What started as a happy-hour snack has grown into one of the hottest, most relevant restaurants in town. Chef Josef Centeno’s first solo venture captures not only the zeitgeist of Downtown’s white-hot dining but also the incredible multiculti spirit of Los Angeles at large. Located in the Old Banking District, just around the corner from Skid Row and some of Downtown’s brightest emerging art galleries, the always-bustling restaurant is particularly jammed on Art Walk Thursday nights. But that’s also one of the best times to go. Housed in a historic building with vintage-looking tables and chairs, the quasi-industrial restaurant manages to look and feel as if it’s been around forever; when in reality, it opened in 2011.
That original snack is the “bäco,” an unlikely hybrid that is equal parts Mediterranean flatbread, Mexican taco and sheer, mad genius. If that sounds even remotely like some weird fusion cuisine, think again. Fusion is what happens when cuisines collide. For Centeno, this is just a reflection of the way he interacts with the world around him. Reading the menu, one gets the sense that Centeno has a hard time shutting off his creativity. This is clearly not a guy who meditates. The ever-changing menu offers more than 65 items at any given time. The bäco is now available in seven or eight iterations, including the original: a soft, pillowy flatbread stuffed with Centeno’s unique take on carnitas (normally just pork, his includes beef) along with fresh herbs, baby greens and a Mediterranean tomato spread. He spikes the crust of killer fried chicken with aromatic Moroccan spices. He takes beef sirloin and dusts it with coffee grounds, slices it raw for carpaccio, then pairs it with a Japanese-inspired chimichurri made with shishito peppers; underneath the raw beef, you might find a lump or two of pork-fat-fried potatoes. Ravioli might be stuffed with beef tongue, while chicken livers might get a Jamaican jerk-inspired treatment. There might not be another restaurant in town that can match Baco’s assortment and brilliance with vegetables: blistered okra with tomatoes and basil, snap peas paired with grapefruit and burrata, charred lettuce with feta and watermelon, sautéed peaches with chevre and honey…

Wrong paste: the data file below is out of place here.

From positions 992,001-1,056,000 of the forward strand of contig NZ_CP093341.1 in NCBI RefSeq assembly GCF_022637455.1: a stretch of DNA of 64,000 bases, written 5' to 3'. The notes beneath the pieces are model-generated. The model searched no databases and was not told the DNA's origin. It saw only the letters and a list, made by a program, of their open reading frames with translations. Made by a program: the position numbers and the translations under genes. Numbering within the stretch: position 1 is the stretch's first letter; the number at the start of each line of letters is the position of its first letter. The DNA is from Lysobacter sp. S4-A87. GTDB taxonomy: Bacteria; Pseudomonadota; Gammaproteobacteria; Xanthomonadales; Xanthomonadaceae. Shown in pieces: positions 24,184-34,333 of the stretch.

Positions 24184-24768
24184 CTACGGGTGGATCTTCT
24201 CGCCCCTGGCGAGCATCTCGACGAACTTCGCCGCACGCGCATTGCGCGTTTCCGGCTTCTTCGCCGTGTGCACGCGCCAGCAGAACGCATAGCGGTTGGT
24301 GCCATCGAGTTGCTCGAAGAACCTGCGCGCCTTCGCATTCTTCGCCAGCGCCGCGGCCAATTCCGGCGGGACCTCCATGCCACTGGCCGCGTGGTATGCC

The lunch menu is limited to bäco sandwiches and little pizza-like flatbreads, plus a well-edited handful of other items to share. But come dinnertime, the kitchen goes Beautiful Mind.
Drink this: The cocktails are excellent, especially the Dirty Pimms, made with gin, cumin, cilantro and chile. The restaurant also bottles its own soda pop, reminiscent of Mexico’s Juaritos.
Eat this: The hot “bäzole.” Imagine a marriage between Mexican pozole and Japanese ramen, with a fried egg on top.
Sit here: A few bar seats are usually available for anyone who foolishly forgot to make a reservation.
Conversation piece: Chef/owner Josef Centeno was the original chef at Little Tokyo’s Lazy Ox Canteen, and he’ll soon be opening Bar Ama, also Downtown.
Source: TimeOut LA